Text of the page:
I really enjoy crocheting. It helps me not only express my creativity, but it is calming and helps me stay centered. I know when I suffered the loss of loved ones a few years ago, crochet was one of the things that kept me going. I could lose myself in the patterns and stitches and put my mind in neutral. The world would slip away for a few hours and when I put my project down, I felt refreshed and renewed.
Several studies have connected crochet and knit with many health benefits. Crochet can help alleviate stress, lessen anxiety and depression, and have a positive effect on your overall health. Stress affects your body in ways you may not realize. It can lead to high blood pressure, weight gain, depression, and other health issues. Today I thought we’d take a quick look at how stress affects you, and how crochet and knitting can be therapeutic and help keep you healthy.
Effects of Stress on the Body
According to the Mayo Clinic, stress affects your body in many ways. High blood pressure, diabetes, obesity, and heart disease are some of the ways stress can affect your health. Stress can also make you feel restless, anxious, irritable, and have a lack of focus. It can also weaken your immune system leaving you vulnerable to disease.
When your body feels stressed it releases hormones that can trigger your fight or flight defense. This increases your heart rate and respiration. Over time an increased heart rate and high blood pressure can weaken your arteries leading to serious health conditions.
Stress also triggers your liver to release extra glucose (sugar) into your bloodstream. This can lead some people to develop Type II diabetes. Heartburn and insomnia are also common complaints caused by stress.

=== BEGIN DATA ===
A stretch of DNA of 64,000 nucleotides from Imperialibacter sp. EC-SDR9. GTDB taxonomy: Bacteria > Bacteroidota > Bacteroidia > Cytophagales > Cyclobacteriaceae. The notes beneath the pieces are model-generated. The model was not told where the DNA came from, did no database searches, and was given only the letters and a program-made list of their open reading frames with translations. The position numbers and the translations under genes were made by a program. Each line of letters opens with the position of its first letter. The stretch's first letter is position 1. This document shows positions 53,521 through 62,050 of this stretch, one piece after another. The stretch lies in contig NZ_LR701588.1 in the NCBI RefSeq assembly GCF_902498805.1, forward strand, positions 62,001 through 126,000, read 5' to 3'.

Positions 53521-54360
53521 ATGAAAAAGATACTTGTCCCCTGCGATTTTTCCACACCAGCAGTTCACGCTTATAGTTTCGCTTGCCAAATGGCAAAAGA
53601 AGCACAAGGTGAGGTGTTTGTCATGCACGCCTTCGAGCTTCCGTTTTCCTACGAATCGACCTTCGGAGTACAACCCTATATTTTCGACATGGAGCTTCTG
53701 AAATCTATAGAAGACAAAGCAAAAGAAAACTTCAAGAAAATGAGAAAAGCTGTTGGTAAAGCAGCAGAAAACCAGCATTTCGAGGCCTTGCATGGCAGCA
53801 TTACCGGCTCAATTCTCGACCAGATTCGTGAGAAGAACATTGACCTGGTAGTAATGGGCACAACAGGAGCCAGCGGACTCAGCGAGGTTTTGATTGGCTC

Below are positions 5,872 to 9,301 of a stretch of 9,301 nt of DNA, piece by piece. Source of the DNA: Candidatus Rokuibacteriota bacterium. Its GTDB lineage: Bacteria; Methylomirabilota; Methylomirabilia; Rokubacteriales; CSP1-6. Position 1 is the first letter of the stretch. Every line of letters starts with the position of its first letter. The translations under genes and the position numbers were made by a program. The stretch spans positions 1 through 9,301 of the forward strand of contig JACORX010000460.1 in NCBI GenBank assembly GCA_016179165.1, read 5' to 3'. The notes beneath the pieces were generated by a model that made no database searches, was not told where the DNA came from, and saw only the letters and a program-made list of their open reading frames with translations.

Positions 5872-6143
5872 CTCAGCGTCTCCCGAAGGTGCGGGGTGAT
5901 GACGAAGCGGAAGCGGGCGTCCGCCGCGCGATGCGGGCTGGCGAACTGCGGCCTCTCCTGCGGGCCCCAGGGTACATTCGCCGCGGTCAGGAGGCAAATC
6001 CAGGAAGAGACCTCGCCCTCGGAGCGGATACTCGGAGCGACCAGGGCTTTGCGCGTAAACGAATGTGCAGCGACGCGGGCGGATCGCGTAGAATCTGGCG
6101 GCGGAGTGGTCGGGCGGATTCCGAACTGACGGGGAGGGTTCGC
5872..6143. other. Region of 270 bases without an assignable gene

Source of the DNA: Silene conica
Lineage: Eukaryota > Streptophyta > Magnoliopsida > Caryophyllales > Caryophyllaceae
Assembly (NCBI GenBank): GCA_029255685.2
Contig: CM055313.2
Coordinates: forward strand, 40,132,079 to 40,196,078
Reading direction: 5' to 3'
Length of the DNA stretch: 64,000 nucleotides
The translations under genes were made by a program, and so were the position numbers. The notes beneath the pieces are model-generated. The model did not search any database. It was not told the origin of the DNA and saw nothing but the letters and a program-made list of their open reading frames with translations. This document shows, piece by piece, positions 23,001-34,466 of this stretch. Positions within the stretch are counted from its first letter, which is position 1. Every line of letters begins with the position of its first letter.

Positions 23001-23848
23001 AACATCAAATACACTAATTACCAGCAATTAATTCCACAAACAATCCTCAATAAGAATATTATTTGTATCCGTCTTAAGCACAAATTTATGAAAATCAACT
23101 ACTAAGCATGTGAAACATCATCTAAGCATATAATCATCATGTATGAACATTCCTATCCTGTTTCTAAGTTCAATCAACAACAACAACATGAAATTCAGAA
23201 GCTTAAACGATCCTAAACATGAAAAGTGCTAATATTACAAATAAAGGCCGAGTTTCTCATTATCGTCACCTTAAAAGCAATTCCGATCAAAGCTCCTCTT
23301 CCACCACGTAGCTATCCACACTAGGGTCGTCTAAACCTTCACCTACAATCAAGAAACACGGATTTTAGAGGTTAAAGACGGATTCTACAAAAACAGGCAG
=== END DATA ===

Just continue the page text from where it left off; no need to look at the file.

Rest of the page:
How Crochet Relieves Stress
Everyone experiences stress from time to time. It is a fact of today’s busy lifestyle. Finding a way to relax and relieve stress is essential for your health. Crochet can be an outlet for stress relief. The repetitive motions of crochet are thought to help center you and help you to relax. Focusing on a pattern can also help relieve stress. Studies have shown that repetitive motions of crochet trigger the parasympathetic nervous system which helps calm the fight or flight response.
In a recent survey of over 10,000 crocheters, 89 percent of them said crocheting helped relieve stress in their lives and helped them relax. Crocheting is fun and triggers your body to release the “feel good” neurotransmitter called dopamine. Dopamine is a natural antidepressant and helps you feel relaxed and happy. If I am worried about a situation I can pick up my crochet and escape for a bit leaving my worries behind. Many times, I will work out a solution to a problem while I work on my crochet projects.
Crochet Keeps Your Mind Sharp
Scientists have long known people who use their brains to stay sharp. The Journal of Neuropsychiatry and Clinical Neurosciences reports, “People who engaged their minds by reading books, playing games or crafting had a decreased risk of mild cognitive impairment, a possible precursor to Alzheimer’s.” Studies have shown seniors who crochet have better cognitive skills than those who do not take part in any type of crafting.
Dementia is a term used to describe the symptoms of cognitive decline. It is not a disease in of itself, but rather an underlying symptom of diseases and brain disorders. It is normally caused by a reduction in blood flow to the brain leading to the death of brain cells. Symptoms may include forgetfulness, mood swings, and personality changes. It is not a part of normal aging, and there are over 47 million sufferers around the world.
A study by Yonas Geda, MD, a neuropsychiatrist at the Mayo Clinic, showed crochet and knitting reduced dementia symptoms by as much as 50 percent. Studies have also shown crochet and knitting are crafts that can delay age-related memory loss in some seniors. It is thought by using the brain focusing on crochet patterns and stitches, the brain has an increase in blood flow which may help slow the effects of degenerative brain diseases such as Alzheimer’s.